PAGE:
It is common for runners to concentrate training on endurance and strength whilst training, without the realisation of the importance of stretching muscles pre and post exercise. However, flexibility within muscles can have many positive effects including:
- Muscles being less prone to injury
- Quicker recovery time
- Increase in gains of strength/endurance
- Increase in range of movement
Stretching should always be done pre exercise after a 10 minute warm up, for example jogging. It is important that muscles are never stretched ‘cold,’ as this is a recipe for injury. Studies suggest that doing a mixture of both dynamic and static stretching has been proven to prepare muscles, bones and joints for exercise and decrease risk of injury.
Static vs Dynamic Stretches?
Static stretches are designed to hold a position for a joint or a muscle that is minimally challenging. The focus is on relaxing the body part being stretched and letting it go further on its own. Research suggests that holding the position for 30–60 seconds will increase flexibility in the tissue; conversely, done prior to activity, static stretching may actually inhibit the muscle’s ability to fire.
Dynamic stretches are designed to take a joint or a muscle through a challenging and repetitive motion, moving a body part further with each repetition. Dynamic stretches focuses on many different muscle groups at one time. Reducing hip stiffness prior to starting a run or ride will reduce the risk of the dreaded overuse injury. If these are performed correctly, you should still feel a nice stretch but you should also feel your heart rate gently start to rise as the blood flow is beginning to increase to all parts of the body.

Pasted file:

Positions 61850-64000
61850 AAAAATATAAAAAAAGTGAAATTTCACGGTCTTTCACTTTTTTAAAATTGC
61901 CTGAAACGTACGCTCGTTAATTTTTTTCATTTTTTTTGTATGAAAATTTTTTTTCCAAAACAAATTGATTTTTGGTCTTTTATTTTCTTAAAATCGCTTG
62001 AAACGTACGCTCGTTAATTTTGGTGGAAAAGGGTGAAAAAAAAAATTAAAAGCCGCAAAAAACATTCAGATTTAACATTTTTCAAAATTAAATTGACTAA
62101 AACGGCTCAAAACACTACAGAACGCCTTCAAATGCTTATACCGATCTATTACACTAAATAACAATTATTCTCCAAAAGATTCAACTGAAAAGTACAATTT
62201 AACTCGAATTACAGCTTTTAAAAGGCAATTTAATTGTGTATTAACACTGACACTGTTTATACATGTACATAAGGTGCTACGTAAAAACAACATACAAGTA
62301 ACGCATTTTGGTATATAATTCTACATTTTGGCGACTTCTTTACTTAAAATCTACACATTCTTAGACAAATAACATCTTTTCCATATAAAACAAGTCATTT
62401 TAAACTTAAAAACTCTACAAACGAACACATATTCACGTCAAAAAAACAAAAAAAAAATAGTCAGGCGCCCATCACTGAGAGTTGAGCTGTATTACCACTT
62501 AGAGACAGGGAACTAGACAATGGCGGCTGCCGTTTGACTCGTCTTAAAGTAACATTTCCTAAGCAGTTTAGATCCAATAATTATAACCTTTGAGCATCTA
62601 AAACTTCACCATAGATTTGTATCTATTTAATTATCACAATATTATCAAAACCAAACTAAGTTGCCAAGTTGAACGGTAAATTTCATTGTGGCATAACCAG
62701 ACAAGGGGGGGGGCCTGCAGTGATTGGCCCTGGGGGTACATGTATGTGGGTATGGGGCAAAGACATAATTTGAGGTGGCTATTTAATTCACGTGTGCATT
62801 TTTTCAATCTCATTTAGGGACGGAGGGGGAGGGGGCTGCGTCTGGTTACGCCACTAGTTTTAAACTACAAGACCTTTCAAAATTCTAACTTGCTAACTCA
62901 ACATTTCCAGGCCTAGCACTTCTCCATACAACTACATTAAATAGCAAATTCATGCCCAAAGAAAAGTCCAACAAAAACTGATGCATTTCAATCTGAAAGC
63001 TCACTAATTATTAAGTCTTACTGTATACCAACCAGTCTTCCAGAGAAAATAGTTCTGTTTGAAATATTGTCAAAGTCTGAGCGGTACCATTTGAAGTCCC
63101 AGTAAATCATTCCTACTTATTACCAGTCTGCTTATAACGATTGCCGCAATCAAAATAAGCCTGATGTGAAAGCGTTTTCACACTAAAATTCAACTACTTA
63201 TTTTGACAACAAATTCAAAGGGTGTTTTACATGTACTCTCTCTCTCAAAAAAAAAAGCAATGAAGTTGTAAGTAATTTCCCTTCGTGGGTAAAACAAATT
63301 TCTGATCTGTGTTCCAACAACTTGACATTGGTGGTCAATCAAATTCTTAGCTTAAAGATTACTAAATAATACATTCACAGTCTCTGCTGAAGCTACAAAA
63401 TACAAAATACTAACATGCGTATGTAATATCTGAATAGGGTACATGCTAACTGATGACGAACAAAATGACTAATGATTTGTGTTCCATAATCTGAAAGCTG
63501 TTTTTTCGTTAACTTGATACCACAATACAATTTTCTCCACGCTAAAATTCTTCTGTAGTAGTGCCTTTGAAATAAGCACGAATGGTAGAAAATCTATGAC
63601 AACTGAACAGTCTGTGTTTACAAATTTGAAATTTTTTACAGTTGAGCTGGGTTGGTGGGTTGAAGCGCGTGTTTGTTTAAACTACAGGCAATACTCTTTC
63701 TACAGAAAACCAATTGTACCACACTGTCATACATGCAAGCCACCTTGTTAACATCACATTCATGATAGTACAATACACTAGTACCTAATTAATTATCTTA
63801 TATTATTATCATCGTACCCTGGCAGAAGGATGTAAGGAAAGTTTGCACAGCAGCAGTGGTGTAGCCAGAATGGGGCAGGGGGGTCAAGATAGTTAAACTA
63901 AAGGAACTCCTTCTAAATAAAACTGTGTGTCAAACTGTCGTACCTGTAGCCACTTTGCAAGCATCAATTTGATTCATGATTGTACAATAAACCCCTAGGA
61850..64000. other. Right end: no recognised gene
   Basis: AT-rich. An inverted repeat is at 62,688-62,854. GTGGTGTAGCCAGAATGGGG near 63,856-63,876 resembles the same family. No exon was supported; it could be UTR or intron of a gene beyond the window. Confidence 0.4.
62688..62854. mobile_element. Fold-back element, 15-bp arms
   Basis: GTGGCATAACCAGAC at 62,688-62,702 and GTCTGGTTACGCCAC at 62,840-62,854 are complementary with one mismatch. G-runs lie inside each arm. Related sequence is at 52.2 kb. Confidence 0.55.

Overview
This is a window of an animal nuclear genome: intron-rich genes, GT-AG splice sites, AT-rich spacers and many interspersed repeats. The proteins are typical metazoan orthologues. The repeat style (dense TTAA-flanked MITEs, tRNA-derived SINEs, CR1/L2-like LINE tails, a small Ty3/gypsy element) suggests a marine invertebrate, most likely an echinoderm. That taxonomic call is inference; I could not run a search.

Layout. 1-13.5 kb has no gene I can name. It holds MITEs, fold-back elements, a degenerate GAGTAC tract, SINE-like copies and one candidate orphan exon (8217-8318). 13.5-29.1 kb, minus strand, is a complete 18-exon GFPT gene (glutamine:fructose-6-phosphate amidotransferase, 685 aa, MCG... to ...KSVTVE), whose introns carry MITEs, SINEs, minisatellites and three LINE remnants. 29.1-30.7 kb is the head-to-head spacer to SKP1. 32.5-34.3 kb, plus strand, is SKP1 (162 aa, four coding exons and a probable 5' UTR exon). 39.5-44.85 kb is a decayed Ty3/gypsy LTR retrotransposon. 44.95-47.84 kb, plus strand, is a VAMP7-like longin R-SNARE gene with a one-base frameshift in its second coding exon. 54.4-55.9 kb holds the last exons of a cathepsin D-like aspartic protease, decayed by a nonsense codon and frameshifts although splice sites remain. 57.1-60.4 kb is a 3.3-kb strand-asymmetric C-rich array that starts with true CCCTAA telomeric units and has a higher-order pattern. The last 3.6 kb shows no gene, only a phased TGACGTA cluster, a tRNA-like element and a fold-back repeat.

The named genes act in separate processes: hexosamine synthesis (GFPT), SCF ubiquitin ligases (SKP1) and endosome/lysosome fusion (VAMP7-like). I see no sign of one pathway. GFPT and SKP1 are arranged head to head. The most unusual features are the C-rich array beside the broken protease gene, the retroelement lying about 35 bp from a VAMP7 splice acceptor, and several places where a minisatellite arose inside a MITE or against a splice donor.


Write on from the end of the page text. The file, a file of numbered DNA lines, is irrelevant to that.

But which is better?
From the research dynamic stretches are better to increase blood flow, increase the range of motion, increase your awareness of your joint position, and improve your athletic performance. It has become a necessary part of warm up, which is why you see footballers on the side of the pitch, swinging their legs around before a game.
Ultimately, static or dynamic stretching is the choice coaches make when it comes to team players. Supported research and athletes’ personal experiences suggest that dynamic stretching should be done before exercise, with static stretching ending the workout to help you cool down. When you are deciding for yourself, it may be a case of what you feel more comfortable after and how long after stretching you are going to exercise. Stretching is a major part of your warm up and cool down and should not be underestimated, it may stop those pesky injuries from reoccuring and keep you on the pitch.
Contact us for more information or to book an appointment, our experienced therapist’s are able to tailor warm up’s to your specific needs.